▪ Take 1: What it’s like to make your NHL debut in the arena closest to your hometown in front of family and friends?
My Take: For Swansea native Clayton Keller, the Arizona Coyotes rookie who made his debut Monday against the St. Louis Blues at Scottrade Center, it was an absolute blast. From the moment he arrived in town for Coyotes practice and signing his first contract on Sunday, the 18-year-old Keller began living the dream that for many years was only known to him, his family and teammates. Many were on hand to watch his first game Monday, with at least 20 decked out in his old game sweaters from the AAA Blues, Team USA and Boston University. Others wore Coyotes gear and some wore Blues jerseys, but all were overflowing with pride at seeing a guy who use to go to Wolf Branch Grade School playing in an NHL game. One of the coolest things for Keller was the solo lap his Coyotes teammates gave him as they hit the ice for warmups. The other was getting a pregame “welcome to the NHL” chat from Blues star Vladimir Tarasenko. Heck of a week for Clayton Keller and his family.
▪ Take 2: There was a vaguely familiar looking guy with the gray sport jacket at the Edwardsville Dairy Queen on Tuesday. Haven’t I seen him somewhere before?
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My Take: Of course you have. That was Michigan State basketball coach Tom Izzo, who stopped by the local DQ with his staff while in Edwardsville visiting with Tigers all-state senior guard and Illinois Mr. Basketball, Mark Smith. Smith picked up a scholarship offer from Izzo and the Spartans — receiving a Blizzard or chocolate shake on top of that obviously violates all NCAA recruiting guidelines — and now has yet another intriguing option to consider for his college choice. Illinois, Missouri, Ohio State and Butler are also still in the mix, with Texas and others still hopeful. Those are some amazing options.
▪ Take 3: Heading into their late game against Arizona on Wednesday the Blues were 17-7-1 under coach Mike Yeo since the firing of former coach Ken Hitchcock. What changed?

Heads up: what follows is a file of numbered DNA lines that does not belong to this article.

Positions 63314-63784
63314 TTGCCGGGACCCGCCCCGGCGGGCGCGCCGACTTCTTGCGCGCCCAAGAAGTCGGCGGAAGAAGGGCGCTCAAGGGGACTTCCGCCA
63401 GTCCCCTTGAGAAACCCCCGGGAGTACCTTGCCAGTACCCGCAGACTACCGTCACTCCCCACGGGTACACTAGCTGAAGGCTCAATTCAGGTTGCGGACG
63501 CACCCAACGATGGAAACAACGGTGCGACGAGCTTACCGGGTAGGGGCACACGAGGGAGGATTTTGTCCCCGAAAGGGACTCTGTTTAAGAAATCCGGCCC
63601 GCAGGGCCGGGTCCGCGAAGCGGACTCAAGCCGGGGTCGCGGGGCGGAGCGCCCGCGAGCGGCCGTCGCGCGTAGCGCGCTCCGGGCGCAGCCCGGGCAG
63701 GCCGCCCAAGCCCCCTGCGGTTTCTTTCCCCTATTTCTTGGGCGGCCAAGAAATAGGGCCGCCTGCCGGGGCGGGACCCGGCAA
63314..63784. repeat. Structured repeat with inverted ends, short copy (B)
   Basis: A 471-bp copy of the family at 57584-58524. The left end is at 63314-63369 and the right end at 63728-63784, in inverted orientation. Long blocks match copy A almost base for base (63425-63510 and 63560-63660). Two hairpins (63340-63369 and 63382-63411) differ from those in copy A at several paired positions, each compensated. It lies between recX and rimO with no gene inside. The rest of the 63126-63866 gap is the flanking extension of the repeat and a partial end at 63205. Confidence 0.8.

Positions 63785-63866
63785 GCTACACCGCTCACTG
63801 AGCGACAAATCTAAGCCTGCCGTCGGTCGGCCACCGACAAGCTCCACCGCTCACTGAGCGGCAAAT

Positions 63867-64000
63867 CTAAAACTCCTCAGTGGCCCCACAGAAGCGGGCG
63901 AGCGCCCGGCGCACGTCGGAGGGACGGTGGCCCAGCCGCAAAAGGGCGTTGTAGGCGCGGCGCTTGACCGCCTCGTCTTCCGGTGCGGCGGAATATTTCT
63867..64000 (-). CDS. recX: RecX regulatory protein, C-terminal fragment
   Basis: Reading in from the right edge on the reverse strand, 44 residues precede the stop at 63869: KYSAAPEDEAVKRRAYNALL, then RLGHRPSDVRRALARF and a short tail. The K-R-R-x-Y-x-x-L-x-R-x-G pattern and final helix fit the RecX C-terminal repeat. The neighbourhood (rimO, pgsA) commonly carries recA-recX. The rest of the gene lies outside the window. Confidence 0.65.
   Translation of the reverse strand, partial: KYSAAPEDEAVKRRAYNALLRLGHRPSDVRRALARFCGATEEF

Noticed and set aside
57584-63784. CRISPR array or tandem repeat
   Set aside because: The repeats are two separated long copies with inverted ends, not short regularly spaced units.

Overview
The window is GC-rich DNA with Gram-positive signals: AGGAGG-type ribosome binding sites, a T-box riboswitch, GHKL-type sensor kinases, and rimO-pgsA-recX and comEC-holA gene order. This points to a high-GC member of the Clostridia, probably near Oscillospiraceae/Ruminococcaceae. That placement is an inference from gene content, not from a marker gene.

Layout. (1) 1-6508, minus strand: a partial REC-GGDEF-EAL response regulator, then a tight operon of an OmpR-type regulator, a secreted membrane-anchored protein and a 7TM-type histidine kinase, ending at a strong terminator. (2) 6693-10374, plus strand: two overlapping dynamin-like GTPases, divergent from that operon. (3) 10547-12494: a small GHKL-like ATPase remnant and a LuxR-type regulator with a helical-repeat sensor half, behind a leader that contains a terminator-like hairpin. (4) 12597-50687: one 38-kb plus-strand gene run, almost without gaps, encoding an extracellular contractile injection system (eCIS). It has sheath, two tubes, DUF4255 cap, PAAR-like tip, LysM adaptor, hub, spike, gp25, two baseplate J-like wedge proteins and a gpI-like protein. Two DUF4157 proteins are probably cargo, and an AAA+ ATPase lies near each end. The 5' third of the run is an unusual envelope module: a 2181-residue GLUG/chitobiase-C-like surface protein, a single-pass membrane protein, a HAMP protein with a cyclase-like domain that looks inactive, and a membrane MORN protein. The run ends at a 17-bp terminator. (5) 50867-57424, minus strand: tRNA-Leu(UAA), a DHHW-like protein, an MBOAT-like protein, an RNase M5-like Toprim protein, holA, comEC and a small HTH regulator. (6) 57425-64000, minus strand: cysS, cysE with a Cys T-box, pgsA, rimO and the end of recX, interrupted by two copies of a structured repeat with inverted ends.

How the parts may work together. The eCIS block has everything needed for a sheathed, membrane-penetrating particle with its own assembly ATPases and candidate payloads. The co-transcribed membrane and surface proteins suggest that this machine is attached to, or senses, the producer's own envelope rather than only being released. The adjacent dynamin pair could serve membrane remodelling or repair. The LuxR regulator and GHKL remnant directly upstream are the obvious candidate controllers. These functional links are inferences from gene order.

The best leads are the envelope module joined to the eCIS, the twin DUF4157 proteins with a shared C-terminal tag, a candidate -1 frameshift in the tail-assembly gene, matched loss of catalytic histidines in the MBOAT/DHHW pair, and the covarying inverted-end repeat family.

My Take: The firing not only got everyone’s attention, it made the Blues realize they had to re-focus on every part of their game if they hoped to regroup and make the playoffs. That’s exactly what’s happened with the biggest turnarounds from suddenly stingy goalie Jake Allen and an equally stingy defense unit and penalty kill. Heading into Wednesday’s game, the Blues were 10-2-1 in March with Allen and goalie Carter Hutton allowing only 21 goals during that span. Allen has turned in a .951 save percentage this month and the Blues have improved from 28th in the NHL in goals-against average under Hitchcock to 13th currently (2.80). Yeo simplified the team’s approach, especially on defense, where more of a “zone” defense is being used instead of the man-on-man work preferred in the previous administration. Other notable changes include strong play by young forwards like Magnus Paajarvi and Ivan Barbashev, whose emergence has helped lessen the impact of injuries to Paul Stastny and Robby Fabbri and largely ineffective play by Jori Lehtera. The results have been remarkable, and the Blues are not only going to make the playoffs — they still have a shot at third place in the Central Division.
▪ Take 4: The Cardinals were having a fairly successful and uneventful spring until underachieving second baseman Kolten Wong decided to voice his unhappiness about a potential platoon situation at his position. What gives?
My Take: The same Cardinal front office and manager that spent most of the winter professing their faith in Wong and praising his speed and defense now may be having second thoughts. Maybe they wonder about that five-year, $25.5 million they gave Wong last March, especially given his lack of offensive production since then. It’s not like the Cards don’t have other options at second base, given Wong’s .248 career batting average and .678 OPS (on-base percentage plus slugging percentage). Jedd Gyorko belted 30 home runs last season, and Greg Garcia has typically thrived when given opportunities to play on a fill-in basis. Before Wednesday, Wong hadn’t exactly helped his cause by hitting .184 in spring training, but spring numbers — good or bad — can be deceiving. Cleanup hitter Stephen Piscotty was hitting .157 with two doubles, no homers and two RBIs in 20 games. No one is clamoring for a platoon situation in right field. Both sides in the seemingly never-ending Wong saga need to take a more relaxed approach. Wong must produce to play more, and the Cards (especially manager Mike Matheny) need to be more patient than they were last season when Wong and Randal Grichuk were shipped to the minors when they struggled.
▪ Take 5 (the pop culture take): Isn’t it amazing to think of things many of us grew up with that are now obsolete or considered retro chic? The list is endless.
My Take: In the late 1970s we had just finished Atari (now more primitive than birchbark canoes) and were moving onto Mattel’s electronic football, Pac-Man and other video games like Galaxian and Space Invaders. The list of obsolete items since then includes 8-track tapes (worst music format EVER), pay phones, cassette players (what, can’t find your Sony Walkman?) and typewriters (I remember learning on one that had no letters on keys. We’d write them on there in pencil but it kept coming off.). Remember actually sitting around waiting for your favorite song to come on the radio? We looked up information for term papers in encyclopedias (We had no Google, or no Internet.), scoured the Yellow Pages for restaurant hours and business phone numbers and drank sodas out of returnable glass bottles. Wait, they still do that if you’re lucky enough to get Ski in the green glass bottles from Excel Bottling Co. in Breese.